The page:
Figure 3 shows how solution quality varies for different data requirements. In this test case (details given in the caption) Waypoints reliably learns to outperform Reference when the data requirement is below about 10, but as the requirement overwhelms the available transmission time, the learning time grows and the probability of success diminishes. Beyond a certain point, Waypoints cannot discover a trajectory to solve the problem. In contrast, Data-loops always does so, with the caveat that we measure retrieval of a certain quantity of data rather than data generated at a certain rate (bandwidth is data collected tour period including time taken to deliver the data to the base and recharge or refuel, which we do not consider here). Trajectories ranged approximately from 2−0.2 ≃ 90% to 2−0.5 ≃ 70% of the length of Reference depending on the data requirement and the autopilot, and the best trajectories found by Waypoints were usually about 4% shorter than the best found by Data-loops. As the data requirement rises towards infinity in this moderately sparse scenario, Waypoints fails, and Data-loops tends to find trajectories about 7% shorter than Reference, although as sensor density increases the learner’s advantage increases (not shown).

Figure 4 shows the same experiment for a linear deployment. Once again, when data quantities are small the Waypoints learner eventually beats Data-loops by a few percent. More interesting is the distinctive shape of the graph of best acceptable distance: the greatest gains for both trajectory planners were to be found at a data requirement of around 12. At this requirement the Reference planner is beginning to incorporate full loops to collect enough data from a sensor, but the learners are often able to refine the waypoint positions and eliminate those loops. With the 2-dimensional deployment of Figure 3, the more highly variable radio field can require the Reference autopilot to require loops at any point, eliminating the distinctive shape. Here, as the data requirement goes to infinity, the gain of Data-loops over Reference approaches ∼ 4%. Greater field complexity can increase the separation between locations of waypoint and node for prolonged orbiting, so this number depends on radio source density.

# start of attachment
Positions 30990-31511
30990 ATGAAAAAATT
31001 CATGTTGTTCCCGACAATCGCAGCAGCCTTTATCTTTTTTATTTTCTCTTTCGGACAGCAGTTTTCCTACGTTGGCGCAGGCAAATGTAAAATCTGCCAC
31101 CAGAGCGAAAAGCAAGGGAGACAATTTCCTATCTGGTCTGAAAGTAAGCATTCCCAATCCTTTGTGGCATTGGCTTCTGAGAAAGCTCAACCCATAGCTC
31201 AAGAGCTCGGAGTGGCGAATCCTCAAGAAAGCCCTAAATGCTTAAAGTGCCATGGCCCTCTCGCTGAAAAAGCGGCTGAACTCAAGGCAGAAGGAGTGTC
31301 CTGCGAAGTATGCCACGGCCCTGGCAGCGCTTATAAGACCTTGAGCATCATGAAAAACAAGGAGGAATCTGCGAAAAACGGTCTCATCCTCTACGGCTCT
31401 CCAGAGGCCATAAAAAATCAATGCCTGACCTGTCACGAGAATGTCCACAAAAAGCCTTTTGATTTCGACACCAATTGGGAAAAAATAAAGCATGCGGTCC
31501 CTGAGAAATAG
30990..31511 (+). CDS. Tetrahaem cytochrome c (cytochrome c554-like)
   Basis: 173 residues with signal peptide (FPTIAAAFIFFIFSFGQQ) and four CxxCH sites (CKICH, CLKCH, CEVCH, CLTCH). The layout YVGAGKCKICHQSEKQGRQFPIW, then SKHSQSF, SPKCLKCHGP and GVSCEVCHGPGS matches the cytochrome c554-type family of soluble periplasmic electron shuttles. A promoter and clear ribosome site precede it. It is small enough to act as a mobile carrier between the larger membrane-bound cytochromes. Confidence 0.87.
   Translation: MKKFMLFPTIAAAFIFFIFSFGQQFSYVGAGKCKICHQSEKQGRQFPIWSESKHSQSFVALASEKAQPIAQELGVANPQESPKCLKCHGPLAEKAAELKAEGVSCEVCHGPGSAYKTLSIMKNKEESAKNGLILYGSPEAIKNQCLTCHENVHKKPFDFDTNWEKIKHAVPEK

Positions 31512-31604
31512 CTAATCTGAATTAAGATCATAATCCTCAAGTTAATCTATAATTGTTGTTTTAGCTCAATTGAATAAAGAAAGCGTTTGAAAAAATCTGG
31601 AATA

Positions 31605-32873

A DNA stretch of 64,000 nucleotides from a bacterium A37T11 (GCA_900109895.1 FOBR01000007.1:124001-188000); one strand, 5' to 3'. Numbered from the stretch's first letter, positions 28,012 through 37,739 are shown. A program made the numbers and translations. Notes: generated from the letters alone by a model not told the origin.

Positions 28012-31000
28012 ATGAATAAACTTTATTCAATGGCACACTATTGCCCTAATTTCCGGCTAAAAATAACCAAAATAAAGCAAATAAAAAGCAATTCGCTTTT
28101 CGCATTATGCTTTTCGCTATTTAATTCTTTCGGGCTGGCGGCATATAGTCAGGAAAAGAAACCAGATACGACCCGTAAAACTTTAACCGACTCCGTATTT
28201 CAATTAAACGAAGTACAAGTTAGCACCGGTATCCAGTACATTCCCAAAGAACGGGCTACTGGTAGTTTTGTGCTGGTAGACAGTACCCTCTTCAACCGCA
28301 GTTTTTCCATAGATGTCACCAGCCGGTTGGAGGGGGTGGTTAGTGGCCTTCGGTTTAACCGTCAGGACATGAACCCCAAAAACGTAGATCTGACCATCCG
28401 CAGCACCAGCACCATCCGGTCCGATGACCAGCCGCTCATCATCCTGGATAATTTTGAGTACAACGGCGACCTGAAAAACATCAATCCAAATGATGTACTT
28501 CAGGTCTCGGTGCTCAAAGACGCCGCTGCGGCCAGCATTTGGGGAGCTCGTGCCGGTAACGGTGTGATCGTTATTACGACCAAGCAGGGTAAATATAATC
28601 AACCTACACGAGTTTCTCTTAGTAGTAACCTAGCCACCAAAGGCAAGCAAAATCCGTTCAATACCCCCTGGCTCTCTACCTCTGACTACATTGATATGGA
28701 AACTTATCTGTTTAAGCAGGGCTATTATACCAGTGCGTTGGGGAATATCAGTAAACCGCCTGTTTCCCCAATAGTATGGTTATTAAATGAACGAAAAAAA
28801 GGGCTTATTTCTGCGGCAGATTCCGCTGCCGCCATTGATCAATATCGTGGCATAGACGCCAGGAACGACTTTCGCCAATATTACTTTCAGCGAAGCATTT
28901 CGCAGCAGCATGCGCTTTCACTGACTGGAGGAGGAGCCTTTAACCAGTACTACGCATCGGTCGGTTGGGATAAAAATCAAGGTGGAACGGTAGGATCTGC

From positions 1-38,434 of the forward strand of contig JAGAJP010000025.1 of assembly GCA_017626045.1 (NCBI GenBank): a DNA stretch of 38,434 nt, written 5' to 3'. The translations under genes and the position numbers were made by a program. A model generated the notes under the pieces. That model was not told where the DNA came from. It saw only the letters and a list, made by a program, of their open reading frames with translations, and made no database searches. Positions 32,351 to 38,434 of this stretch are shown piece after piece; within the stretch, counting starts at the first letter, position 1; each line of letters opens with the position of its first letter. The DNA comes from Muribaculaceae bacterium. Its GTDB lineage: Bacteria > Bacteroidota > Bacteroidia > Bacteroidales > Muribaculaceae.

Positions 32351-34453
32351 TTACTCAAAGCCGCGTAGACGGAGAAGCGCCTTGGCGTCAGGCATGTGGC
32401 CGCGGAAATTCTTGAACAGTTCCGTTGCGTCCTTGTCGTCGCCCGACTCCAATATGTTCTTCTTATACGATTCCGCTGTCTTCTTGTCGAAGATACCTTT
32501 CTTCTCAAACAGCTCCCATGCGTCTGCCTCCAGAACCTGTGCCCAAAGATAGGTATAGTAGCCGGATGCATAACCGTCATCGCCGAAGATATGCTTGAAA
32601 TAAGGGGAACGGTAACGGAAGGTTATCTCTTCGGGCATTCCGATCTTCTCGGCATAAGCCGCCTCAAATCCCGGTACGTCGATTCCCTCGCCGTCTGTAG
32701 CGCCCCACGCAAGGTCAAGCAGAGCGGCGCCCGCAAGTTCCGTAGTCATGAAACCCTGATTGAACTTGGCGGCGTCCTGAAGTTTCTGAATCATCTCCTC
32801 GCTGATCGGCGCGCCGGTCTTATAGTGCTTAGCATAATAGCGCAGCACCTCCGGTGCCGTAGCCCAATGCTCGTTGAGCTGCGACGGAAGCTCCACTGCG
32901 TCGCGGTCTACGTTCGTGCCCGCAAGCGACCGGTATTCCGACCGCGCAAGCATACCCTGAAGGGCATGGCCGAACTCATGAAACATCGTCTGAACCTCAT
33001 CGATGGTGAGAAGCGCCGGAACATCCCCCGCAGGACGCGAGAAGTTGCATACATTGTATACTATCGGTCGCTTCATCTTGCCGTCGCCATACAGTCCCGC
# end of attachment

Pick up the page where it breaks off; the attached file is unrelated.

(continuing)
We anticipate that in most cases the immediate guarantee of complete collection combined with the ability to collect larger and variable quantities of data will be reason to prefer Data-loops. However, examined in this context of static problems, when some initial learning time is feasible and data quantities are small, a Waypoints-style encoding may be superior.

6.2. eR vs. LCA

LCA was developed in order to reduce the number of samples required before discovery of an acceptable (zero-underrun) trajectory. Pearre and Brown [28] explore that benefit, and here we review the result. Data-loop trajectories are guaranteed to have no underrun, but as explained in Section 5.3 a simplified LCA can also be used to improve the gradient estimate for trajectory length. Here we explore how learning speed scales with the number of nodes for both Waypoints and Data-loops trajectories.

Figure 5 shows an example of learning histories for Waypoints trajectories for a 12-node problem in which the sensors lie at unknown locations near a line, imitating deployment by parachute from an aircraft (Section 6.3 will explore position error more fully). The trace of the data requirement fulfillment for each node (on the right) shows that under eR the trajectory’s performance near any given node can stay the same or get worse as long as the average improves, while under LCA this effect mostly disappears. More concretely, LCA allows more rapid convergence to a better trajectory.